Nevertheless, it seems intuitively obvious—although the busy practitioner may tend to forget—that even the best educational efforts will be for naught if the patient does not take in the information or understand it. The key strength of Salter and colleagues’ report lies in emphasizing this. However, it stops short of being able to tell us why patients did not report KTPI. As the authors acknowledge, just as the measure of provider-reported KTPI is relatively imprecise, the assessment of patient-reported KTPI is also limited. In particular, despite the exclusion of patients with a diagnosis of dementia, there may have been a substantial degree of cognitive or sensory impairment in the sample population. This could have led to ineffective patient-physician communication. The dialysis unit presents challenges to conveying information given the exacerbation of cognitive impairment, pain with treatment due to needle sticks and cramping, noise, distraction, and lack of privacy. Patients with better numeracy, and by association better cognitive performance, have a higher likelihood of receiving a kidney transplant or active transplant listing.8 Finally, the patient-reported items in Salter and colleagues’ report were solely linked to whether the dialysis team had provided information about kidney transplantation. Patients have multiple potential sources of such information, including the primary nephrologist managing their CKD, primary care providers, other patients, family, social media, and other Internet resources. It would be important in future work to evaluate the extent to which these other sources were associated with subsequent listing. Despite these issues, the authors’ findings clearly suggest that assessing KTPI may be useful during dialysis rounds and that patients not reporting KTPI should be assessed for barriers to communication and comprehension, with appropriate additional education provided as needed.

Salter and colleagues go beyond simply looking at concordance and discrepancies between provider-reported and patient-reported KTPI; they examine the association of KTPI with a meaningful clinical outcome, namely listing for kidney transplantation. Unfortunately, it is challenging to understand the 20.9% listing rate in the study sample—and to examine it relative to KTPI—because reasons other than KTPI could lead patients to be listed or to be ineligible for kidney transplantation. Ultimately, one would want to know whether KTPI, and patient-reported KTPI in particular, facilitates evaluation for transplantation, regardless of ultimate listing status. Thus, to fully understand the role of KTPI and to better evaluate potential educational or other strategies to reduce inequities in access to transplantation, it would be critical to prospectively follow a cohort such as that identified by the authors. Such follow-up would improve understanding of the facilitators and barriers along the path through referral, evaluation, listing, and ultimately transplantation for these patients.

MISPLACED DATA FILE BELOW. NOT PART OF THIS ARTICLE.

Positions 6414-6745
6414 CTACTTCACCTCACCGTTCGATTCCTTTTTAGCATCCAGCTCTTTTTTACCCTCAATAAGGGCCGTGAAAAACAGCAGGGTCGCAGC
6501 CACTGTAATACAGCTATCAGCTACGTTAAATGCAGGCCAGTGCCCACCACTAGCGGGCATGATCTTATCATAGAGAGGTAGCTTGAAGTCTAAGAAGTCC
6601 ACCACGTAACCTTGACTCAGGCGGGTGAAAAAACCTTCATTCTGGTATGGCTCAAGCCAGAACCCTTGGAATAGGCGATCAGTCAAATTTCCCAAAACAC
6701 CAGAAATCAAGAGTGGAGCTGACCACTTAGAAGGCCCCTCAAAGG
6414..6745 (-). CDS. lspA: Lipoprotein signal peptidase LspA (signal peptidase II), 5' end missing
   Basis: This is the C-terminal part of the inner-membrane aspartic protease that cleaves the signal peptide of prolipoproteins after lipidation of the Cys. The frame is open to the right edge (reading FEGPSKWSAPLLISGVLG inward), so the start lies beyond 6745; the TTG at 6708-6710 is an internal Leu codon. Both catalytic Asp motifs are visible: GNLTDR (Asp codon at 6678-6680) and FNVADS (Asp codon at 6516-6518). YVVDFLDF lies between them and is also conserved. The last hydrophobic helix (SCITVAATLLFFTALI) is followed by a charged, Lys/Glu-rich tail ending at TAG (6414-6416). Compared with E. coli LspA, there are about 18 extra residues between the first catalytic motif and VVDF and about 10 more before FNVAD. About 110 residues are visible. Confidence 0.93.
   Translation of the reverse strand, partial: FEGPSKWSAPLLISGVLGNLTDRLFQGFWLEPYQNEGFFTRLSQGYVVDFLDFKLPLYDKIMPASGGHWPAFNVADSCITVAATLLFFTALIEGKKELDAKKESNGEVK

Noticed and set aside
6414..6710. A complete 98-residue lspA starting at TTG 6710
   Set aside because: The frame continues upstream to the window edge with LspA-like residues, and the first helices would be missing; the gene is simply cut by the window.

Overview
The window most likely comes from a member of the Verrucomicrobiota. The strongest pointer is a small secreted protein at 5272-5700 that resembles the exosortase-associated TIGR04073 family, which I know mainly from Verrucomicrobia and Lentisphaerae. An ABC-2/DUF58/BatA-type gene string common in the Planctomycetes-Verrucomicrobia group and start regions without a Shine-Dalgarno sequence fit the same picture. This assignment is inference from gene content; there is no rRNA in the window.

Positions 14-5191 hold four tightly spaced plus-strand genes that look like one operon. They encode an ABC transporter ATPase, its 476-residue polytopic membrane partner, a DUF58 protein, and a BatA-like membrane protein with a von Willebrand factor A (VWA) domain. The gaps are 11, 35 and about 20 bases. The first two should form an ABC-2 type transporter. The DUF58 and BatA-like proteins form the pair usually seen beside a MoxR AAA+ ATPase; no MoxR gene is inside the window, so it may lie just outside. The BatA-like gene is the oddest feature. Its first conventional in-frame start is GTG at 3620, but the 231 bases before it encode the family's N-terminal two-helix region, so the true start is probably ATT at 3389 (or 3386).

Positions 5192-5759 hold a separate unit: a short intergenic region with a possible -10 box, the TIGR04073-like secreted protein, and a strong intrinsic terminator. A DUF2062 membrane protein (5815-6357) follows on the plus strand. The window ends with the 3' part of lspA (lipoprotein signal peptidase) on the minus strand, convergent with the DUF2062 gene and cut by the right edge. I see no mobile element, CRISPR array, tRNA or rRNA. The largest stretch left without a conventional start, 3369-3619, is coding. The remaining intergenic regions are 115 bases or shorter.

Salter and colleagues’ report supports the need to address both patient-level and systemic barriers to evaluation (and eventual listing) for kidney transplantation. Recent work has highlighted the role that peer navigators may play in enhancing kidney transplantation rates in vulnerable populations.9 Peer navigators provide support to individual patients in the evaluation process. They may expedite scheduling studies and may provide culturally appropriate education and support to vulnerable populations, such as ethnic minorities.9 Perhaps engaging peer navigators early in the dialysis center education process would improve the patient-reported KTPI rate as well.

At the stage of the evaluation for transplant, some centers now use fast-track evaluation clinics to provide “one-stop shopping” for testing and evaluation to expedite listing and increase equity in kidney transplantation.10 While this process addresses systemic barriers to testing and evaluation for the transplant candidates, fast-track clinics would not address the provision of information about the option of kidney transplantation in the referral stage. Could we devise strategies to “fast-track” the KTPI process for our dialysis patients, and thereby increase the likelihood of evaluation and eventual listing for transplant? As suggested by Salter and colleagues, the presentation and discussion of alternate treatment modalities are an important part of the consent process for dialysis. As such, their findings suggest that we should begin the process of KTPI very early—ideally, before the initiation of long-term intermittent dialysis. But just as informed consent is a process, and not a one-time event, KTPI is likely to require repeated emphasis thereafter because of the potential barriers to effective communication that we have noted. Moreover, merely documenting that KTPI has occurred is inadequate. We need to hear directly from patients that they are fully aware of their options and understand them.



Published online ahead of print. Publication date available at

See related article, “Patient- and Provider-Reported Information about Transplantation and Subsequent Waitlisting,” on pages 2871–2877.


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kidney transplantation; chronic hemodialysis; end-stage renal disease

Copyright © 2014 The Authors. Published by Wolters Kluwer Health, Inc. All rights reserved.